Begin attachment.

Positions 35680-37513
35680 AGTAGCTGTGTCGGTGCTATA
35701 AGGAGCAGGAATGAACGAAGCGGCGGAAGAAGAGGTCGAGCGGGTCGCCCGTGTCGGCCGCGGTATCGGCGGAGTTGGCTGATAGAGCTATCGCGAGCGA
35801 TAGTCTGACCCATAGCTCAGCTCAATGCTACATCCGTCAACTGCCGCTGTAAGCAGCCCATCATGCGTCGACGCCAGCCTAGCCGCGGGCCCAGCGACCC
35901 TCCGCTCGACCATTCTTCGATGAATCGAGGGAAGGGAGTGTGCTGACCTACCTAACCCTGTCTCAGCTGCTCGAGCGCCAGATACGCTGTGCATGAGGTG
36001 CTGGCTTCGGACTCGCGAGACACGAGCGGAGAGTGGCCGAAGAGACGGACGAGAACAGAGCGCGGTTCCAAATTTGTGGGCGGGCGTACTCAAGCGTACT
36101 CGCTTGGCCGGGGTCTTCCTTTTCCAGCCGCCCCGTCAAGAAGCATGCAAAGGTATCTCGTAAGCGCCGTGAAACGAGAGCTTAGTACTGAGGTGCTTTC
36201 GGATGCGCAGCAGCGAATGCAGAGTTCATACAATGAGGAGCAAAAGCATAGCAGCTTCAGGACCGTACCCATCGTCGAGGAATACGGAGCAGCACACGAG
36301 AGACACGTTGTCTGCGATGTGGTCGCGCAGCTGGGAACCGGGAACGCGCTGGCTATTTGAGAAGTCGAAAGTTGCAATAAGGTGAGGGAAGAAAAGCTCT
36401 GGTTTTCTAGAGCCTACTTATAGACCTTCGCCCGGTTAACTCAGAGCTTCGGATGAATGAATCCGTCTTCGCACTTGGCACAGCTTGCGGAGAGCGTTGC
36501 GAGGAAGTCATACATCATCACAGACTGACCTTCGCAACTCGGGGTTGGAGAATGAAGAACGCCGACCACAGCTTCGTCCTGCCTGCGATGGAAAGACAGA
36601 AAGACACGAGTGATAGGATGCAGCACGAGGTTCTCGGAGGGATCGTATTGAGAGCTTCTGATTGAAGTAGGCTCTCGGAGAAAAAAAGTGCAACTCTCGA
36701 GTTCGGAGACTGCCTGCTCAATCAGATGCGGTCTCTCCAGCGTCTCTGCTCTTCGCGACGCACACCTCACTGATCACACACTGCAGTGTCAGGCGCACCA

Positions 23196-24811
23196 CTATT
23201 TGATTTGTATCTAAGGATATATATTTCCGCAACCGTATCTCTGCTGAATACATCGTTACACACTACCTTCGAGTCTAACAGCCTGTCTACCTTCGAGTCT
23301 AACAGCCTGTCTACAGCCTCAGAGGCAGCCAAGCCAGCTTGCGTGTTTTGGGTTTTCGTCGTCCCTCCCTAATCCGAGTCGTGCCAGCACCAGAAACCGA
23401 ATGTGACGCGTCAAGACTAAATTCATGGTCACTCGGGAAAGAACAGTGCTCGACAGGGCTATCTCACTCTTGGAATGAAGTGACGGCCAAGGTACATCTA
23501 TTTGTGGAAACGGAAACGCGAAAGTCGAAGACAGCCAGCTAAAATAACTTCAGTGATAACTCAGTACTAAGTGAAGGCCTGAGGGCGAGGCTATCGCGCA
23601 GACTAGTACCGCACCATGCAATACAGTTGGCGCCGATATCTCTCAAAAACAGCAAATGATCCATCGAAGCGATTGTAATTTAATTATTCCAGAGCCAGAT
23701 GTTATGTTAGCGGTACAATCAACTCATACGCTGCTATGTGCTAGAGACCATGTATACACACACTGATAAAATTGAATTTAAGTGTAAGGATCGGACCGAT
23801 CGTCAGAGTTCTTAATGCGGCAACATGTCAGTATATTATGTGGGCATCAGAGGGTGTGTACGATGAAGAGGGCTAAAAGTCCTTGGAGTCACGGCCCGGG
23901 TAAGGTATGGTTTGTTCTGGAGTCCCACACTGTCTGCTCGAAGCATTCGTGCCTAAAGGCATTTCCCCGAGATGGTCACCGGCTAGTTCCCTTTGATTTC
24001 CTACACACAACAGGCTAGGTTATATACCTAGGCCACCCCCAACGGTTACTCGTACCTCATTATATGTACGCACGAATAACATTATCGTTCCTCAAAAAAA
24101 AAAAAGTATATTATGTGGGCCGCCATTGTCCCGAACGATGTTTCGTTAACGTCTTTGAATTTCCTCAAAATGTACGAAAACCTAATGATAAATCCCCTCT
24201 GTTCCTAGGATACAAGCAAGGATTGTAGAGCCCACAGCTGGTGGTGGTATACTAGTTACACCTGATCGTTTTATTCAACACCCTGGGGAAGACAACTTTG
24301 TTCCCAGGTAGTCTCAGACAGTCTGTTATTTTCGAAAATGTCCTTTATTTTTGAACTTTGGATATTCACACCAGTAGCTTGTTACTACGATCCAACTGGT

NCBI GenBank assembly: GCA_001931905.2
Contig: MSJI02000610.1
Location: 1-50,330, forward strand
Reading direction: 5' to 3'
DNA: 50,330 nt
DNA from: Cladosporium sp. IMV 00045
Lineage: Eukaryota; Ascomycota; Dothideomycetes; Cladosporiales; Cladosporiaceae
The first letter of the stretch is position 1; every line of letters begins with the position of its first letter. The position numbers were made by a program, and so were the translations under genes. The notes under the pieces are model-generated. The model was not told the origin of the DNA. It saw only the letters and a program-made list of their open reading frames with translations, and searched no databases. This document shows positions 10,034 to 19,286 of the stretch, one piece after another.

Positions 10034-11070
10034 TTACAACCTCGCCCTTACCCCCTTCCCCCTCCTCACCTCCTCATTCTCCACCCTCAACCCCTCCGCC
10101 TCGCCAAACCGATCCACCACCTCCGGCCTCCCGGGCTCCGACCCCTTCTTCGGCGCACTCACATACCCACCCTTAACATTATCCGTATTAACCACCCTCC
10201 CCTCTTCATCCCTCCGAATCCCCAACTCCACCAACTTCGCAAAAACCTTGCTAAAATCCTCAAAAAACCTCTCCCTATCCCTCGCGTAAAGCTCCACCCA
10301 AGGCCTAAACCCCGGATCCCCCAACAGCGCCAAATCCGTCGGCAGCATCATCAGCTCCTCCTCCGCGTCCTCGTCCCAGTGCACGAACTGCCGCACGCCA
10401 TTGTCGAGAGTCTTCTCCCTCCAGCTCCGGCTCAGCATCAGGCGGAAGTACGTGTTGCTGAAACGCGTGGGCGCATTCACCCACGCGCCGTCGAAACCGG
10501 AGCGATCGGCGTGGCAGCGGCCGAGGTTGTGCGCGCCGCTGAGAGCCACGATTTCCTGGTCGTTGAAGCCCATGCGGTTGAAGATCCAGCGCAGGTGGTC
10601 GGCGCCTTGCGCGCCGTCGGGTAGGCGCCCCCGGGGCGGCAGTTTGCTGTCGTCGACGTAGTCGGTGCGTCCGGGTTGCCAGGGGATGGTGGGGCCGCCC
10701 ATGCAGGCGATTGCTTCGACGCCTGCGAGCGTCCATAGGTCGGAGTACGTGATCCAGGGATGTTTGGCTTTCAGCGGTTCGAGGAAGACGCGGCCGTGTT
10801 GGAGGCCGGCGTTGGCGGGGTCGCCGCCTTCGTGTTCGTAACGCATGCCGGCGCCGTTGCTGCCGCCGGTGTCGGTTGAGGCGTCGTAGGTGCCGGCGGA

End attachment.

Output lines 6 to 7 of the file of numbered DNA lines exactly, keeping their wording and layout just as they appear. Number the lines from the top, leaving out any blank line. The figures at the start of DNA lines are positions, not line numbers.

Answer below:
36001 CTGGCTTCGGACTCGCGAGACACGAGCGGAGAGTGGCCGAAGAGACGGACGAGAACAGAGCGCGGTTCCAAATTTGTGGGCGGGCGTACTCAAGCGTACT
36101 CGCTTGGCCGGGGTCTTCCTTTTCCAGCCGCCCCGTCAAGAAGCATGCAAAGGTATCTCGTAAGCGCCGTGAAACGAGAGCTTAGTACTGAGGTGCTTTC